Astronaut and alumna Tracy Caldwell Dyson returns as distinguished speaker

On Saturday, one UC Davis alumna returned to campus to discuss the out-of-this-world accomplishments she’s made since graduation.

As a part of the College of Letters and Science Annual College Celebration, NASA astronaut Tracy Caldwell Dyson spoke to a room full of guests of all ages who were eager to learn about her missions in space.

“One of the most common questions I get is, ‘What is it like to be in space?’ As soon as someone finds out you’re an astronaut that is the first thing they want to know,” Dyson said.

Dyson devoted over an hour to answering this question and engaging the audience with the wonders of her missions.

At 16 years old, Dyson witnessed the growing popularity of the Challenger mission and the building of the International Space Station, which inspired her to become an astronaut. Her focus for the rest of her education was set on attaining that goal.

Dyson received a Ph.D. in chemistry from UC Davis in 1997 after having received a B.S. in chemistry from California State University, Fullerton in 1993.

Shortly after graduating from UC Davis she applied to the astronaut corps. Her dream of becoming an astronaut came true, as she was selected for the NASA astronaut program in June 1998.

“The astronaut corps are looking for a whole cadre of people. They look for scientists and engineers, of all backgrounds in most fields. In science, they look for medical doctors as well as physicists, biologists and chemists,” Dyson said. “When I was selected, we were beginning the space station program, so they were, I feel, looking for more scientists than they had been before. In the future I don’t imagine that need to diminish as we go further into space.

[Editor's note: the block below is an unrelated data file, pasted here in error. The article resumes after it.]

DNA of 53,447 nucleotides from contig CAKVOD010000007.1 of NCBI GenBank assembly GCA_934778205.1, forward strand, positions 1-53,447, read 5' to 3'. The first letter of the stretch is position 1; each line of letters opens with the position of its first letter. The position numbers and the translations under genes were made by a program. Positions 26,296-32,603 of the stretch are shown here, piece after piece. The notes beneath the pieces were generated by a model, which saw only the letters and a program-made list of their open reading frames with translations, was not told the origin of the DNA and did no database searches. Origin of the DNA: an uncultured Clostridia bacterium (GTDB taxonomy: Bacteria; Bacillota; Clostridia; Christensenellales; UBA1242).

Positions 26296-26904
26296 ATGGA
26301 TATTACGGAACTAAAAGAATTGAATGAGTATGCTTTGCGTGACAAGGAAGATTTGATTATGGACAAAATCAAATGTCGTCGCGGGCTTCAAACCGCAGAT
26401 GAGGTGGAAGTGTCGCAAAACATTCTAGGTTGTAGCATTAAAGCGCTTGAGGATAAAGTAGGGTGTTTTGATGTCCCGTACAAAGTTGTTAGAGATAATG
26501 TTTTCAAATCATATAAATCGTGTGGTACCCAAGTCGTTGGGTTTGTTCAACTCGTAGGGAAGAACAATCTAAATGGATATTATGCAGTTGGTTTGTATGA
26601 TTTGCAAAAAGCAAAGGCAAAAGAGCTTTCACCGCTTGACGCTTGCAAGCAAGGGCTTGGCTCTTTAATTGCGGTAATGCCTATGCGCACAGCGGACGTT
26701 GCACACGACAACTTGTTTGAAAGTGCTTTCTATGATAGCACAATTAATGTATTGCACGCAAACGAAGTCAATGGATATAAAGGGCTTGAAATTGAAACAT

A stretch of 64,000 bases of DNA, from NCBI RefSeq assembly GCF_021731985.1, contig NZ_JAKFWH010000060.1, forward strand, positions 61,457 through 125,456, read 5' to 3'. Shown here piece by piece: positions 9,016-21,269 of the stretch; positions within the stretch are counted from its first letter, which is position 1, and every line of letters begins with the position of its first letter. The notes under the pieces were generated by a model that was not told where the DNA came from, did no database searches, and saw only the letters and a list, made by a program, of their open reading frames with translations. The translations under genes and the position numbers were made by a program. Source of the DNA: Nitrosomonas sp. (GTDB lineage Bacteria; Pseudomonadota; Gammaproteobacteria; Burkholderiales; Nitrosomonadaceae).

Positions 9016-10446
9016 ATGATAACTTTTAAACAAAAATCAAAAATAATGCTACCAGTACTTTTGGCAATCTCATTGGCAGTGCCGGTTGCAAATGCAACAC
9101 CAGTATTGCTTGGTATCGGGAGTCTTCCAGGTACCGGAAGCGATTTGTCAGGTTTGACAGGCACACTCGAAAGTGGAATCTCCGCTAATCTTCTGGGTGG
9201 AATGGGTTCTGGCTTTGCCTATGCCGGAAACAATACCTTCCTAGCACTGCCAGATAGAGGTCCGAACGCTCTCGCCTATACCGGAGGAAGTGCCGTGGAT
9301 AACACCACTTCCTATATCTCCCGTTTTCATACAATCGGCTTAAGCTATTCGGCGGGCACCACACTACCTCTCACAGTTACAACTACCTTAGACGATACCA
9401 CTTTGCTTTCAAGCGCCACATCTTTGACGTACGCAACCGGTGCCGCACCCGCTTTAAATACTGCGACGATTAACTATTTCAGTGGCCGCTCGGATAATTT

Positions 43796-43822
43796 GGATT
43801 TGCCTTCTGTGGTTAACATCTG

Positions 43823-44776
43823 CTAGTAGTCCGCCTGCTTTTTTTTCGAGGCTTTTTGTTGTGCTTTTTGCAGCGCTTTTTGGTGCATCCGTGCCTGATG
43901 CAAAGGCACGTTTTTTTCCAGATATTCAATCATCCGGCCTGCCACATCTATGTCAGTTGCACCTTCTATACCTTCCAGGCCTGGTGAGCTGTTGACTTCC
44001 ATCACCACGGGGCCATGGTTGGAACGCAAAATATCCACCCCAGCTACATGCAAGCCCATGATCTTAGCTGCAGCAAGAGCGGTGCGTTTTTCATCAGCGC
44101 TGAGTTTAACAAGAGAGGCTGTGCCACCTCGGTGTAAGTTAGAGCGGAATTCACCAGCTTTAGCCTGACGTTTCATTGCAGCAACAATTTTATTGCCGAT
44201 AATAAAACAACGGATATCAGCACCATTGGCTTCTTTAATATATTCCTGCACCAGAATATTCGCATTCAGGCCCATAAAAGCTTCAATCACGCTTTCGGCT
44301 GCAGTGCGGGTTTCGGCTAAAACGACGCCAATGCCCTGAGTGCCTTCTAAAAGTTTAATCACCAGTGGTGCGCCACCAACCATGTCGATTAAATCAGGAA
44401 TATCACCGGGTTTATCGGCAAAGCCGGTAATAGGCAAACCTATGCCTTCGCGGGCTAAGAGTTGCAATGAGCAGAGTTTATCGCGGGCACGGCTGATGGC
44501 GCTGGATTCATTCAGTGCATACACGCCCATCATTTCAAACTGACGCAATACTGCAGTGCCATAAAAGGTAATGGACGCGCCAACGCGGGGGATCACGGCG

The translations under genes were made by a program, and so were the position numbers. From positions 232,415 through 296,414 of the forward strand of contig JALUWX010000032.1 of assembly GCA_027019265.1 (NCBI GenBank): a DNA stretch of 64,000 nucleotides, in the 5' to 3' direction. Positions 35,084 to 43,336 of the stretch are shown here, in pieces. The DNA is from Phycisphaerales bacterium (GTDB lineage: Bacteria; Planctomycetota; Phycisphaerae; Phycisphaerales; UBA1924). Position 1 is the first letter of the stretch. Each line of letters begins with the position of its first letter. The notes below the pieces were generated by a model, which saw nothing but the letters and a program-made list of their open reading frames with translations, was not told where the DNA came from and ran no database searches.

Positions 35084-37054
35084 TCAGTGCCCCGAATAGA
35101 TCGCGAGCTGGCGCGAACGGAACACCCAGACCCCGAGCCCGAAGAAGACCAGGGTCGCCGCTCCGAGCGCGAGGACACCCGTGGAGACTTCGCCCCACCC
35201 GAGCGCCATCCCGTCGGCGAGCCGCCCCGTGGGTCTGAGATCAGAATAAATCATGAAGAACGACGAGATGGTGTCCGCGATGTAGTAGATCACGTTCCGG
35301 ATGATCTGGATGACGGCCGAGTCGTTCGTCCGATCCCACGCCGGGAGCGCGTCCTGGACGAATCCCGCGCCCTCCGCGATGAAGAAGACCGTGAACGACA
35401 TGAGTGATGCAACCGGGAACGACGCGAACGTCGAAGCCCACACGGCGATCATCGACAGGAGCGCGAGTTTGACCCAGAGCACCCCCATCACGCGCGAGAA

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After 14 years in the program, she has been a part of two missions, with a total log of 188 days in space. During her six-month mission Dyson lived and worked aboard the International Space Station as a Flight Engineer on Expedition 23/24, performing three successful contingency spacewalks to remove and replace the failed pump module on the International Space Station.

Her lecture, including a video and photographs of her time in space, gave the audience some insight into what it’s like to be in space.

“As a crew member on board the space station, whether my background as a scientist or my background as a fighter pilot, we all do the same thing. We all do the research,” she said. “Also, photography — we do a lot of Earth observations. So we do a variety of things, not just scientific research.”

Now that the space station is assembled, Dyson said it will be more dedicated to pursuing what it was built for: scientific research.

Dyson was chosen as the Deans’ Distinguished Speaker for the College of Letters and Science 60-year anniversary because of her great achievements in science.

Among those in attendance was UC Davis Chancellor Linda P.B.  Katehi, who said Dyson was one of the shining stars of the space program and an outstanding example of the excellence that the College of Letters and Science is capable of.

“Generations of students have become leaders in their fields thanks to their education from the College of Letters and Science,” Katehi said. “When we look at the past 60 years of success we feel all energized and very enthusiastic about what lies ahead in terms of opportunities — in terms of the great achievements this college can produce through the faculty, the staff and the students.”

UC Davis physics professor Winston Ko also attended the lecture to celebrate the 60-year anniversary. He spoke about the success of what the college has done over the years, with an optimistic look to the future.

“We hope this distinguished lecture epitomizes what we are all proud of: 60 years of excellence, reaching to the new height.”

MICHELLE MURPHY can be reached at campus@theaggie.org.

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